learning to let go

My man is leaving me.  Not for another woman or forever or anything like that.

He’s leaving for the summer.

I found out about a half an hour ago and it hasn’t really hit me yet.  I’m trying to keep myself from thinking about it, or I’ll cry and cry and cry.

He’s going to Bangladesh.

This summer I’ll be in Greeley, completing my internship, looking for a job, spending time with friends, enjoying the warm weather, and missing my man.

We’ve been dating for two summers.  And we’ve been apart for both of those summers.

Long distance relationships are not fun, especially when you can’t have any contact with one another.   The trip that the bf is going on allows him to send one group email home a week, as well as a 20-minute phone call home to immediate family every two weeks.  Which means there will be no contact between us from when he leaves until he gets back home.

I want to support this and believe he has pure motives in going, but it’s hard for me not to think that he wants to go because his best friend is going and because Bangladesh is where his friend/discipler moved last July.  And because he wants to get one last adventure in before he gets a job and ‘settles down.’

As he left my house tonight, he said, “You better get this single bug out of you, because once I get back, we’re getting married.”  I chuckled briefly and said, “I don’t know about that…”

To me, him leaving postpones everything.  It postpones an engagement and a therefore a wedding as well.  It postpones him getting a job and learning to live alone (without the eight guys he lives with now) and fend for himself like adults do.   It postpones us growing closer to one another.

Him leaving makes me want to withdraw and not invest very much of myself in the relationship, because perhaps doing so will help me miss him less while he’s gone.  I don’t want to get too attached to something that’s leaving soon.  That just makes the good-byes and time apart even more painful, at least in my eyes.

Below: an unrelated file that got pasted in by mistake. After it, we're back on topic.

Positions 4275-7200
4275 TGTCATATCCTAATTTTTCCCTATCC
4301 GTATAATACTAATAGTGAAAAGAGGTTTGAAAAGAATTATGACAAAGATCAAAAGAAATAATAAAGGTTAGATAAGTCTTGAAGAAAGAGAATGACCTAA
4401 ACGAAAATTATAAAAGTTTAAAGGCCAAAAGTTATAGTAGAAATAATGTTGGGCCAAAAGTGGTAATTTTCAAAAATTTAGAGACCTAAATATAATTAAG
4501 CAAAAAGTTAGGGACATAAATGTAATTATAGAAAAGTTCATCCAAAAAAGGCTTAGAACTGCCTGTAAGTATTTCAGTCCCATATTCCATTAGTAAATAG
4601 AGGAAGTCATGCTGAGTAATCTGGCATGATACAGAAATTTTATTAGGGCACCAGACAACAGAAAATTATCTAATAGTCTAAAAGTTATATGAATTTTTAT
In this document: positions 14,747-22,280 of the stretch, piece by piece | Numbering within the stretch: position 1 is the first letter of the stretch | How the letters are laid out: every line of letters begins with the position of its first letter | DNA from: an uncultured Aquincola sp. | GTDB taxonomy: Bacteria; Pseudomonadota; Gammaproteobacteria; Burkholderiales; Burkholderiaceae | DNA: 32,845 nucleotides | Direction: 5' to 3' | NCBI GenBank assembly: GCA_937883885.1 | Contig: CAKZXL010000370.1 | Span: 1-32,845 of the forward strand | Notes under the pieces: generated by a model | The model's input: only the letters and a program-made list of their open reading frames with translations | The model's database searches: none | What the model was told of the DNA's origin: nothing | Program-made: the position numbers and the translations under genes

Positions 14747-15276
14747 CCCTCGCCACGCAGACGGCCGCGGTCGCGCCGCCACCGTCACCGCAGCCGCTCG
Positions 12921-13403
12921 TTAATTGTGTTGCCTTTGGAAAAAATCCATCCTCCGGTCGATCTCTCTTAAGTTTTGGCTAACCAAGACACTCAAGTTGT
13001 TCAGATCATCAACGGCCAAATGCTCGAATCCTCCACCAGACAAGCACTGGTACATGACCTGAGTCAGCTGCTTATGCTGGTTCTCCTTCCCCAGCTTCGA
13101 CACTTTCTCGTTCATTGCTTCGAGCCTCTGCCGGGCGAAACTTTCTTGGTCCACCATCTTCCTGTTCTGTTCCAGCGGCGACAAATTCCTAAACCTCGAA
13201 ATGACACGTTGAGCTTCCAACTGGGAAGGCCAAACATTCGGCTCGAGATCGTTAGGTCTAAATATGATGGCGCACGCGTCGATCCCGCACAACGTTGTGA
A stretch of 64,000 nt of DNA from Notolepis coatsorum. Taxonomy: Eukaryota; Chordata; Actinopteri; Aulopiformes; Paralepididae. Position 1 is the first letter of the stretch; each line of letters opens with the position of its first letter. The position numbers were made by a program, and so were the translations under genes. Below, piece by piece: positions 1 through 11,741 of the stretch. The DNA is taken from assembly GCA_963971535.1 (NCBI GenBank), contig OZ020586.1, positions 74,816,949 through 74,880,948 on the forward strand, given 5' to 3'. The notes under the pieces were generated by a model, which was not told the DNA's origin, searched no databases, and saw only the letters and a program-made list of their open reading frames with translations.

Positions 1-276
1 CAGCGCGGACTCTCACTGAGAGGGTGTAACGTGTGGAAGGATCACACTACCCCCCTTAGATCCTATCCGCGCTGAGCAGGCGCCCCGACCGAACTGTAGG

I’m so scared to hurt and miss him and cry, or at worse, lose him completely.  I’m scared that things will be different when he returns.  I’m scared that we’ll take so many steps backwards while he’s gone and have to regain a good deal of ground.  I’m scared that I’ll be lonely without my best friend and lover, my handsome prince.

Here begins a journey of learning to let go…from now until he departs, in roughly three months.  Dear Lord, hold me tightly!


break my heart till it moves my hands and feet

I really love music.  I can’t sing or play an instrument or keep a beat, but I can listen.  I listen in the car.  I listen while I’m baking.  I listen on the plane.  Everywhere, really.  iTunes and Pandora and KLOVE are my best friends.  A line from a song that was on the radio while I was driving to my internship today has stuck with me:

“Why don’t you break my heart ’til it moves my hands and feet?”

How true this has become in my own life.

I’ve never really felt like I have passions.  I’m not into playing guitar or sewing or Africa or photography.  I like a lot of things.  I’m not good at a whole lot.  That being said, for some reason, my heart doesn’t break  a whole lot.

Yet God knows that it needs to so that I can learn to love like He does.

Today I took a father, Jo, and his son, Steven, to a pediatric cardiologist.  They’re refugees.  I’ve had a lot of interaction with the boy’s mother, Ja, in recent weeks, so I’ve had a fair amount of contact with the family.  Ja had surgery about three weeks ago so I’ve been picking her up and bringing her home from ‘school’ at the refugee center where I’m interning.  I’ve been asking her about her life and she’s been telling me about it.  Here’s some of their story:

Ja says that she’s from Burundi, but she’s never been there.  She lived the first 28 years of her life in refugee camps in Tanzania and Kenya.

The only home she knew was a tent.

There are two bedroom tents, three bedroom tents, depending on how many family members you have, she tells me.

But they’re still tents.

Every two weeks they get food, which they have to make last for two weeks.  Some people grow things outside of the camp, but if you don’t, all you have to eat is what you’re given at the camp.

When she first came to America, she lived in Maryland, with her husband and their five children.

Her son Steven has had a few heart surgeries and currently has a hernia.  He also wears hearing aids but is nearly deaf.  Steven recently got glasses as his vision is rapidly declining as well.  Steven is 12 years old, and is Ja and Jo’s oldest child.

Jo rides his bike an hour to an hour and half every day to work at a meatpacking plant.  His shift begins at 3pm in the afternoon, and finishes at 1am.  He then rides his bike back home, arriving around 2 or 2:30 in the morning.

Recently, Ja and Jo had to go to court for a child neglect case.  Ja left their children at home while Jo was at work one afternoon, and now the family is being monitored by Child Protection Services.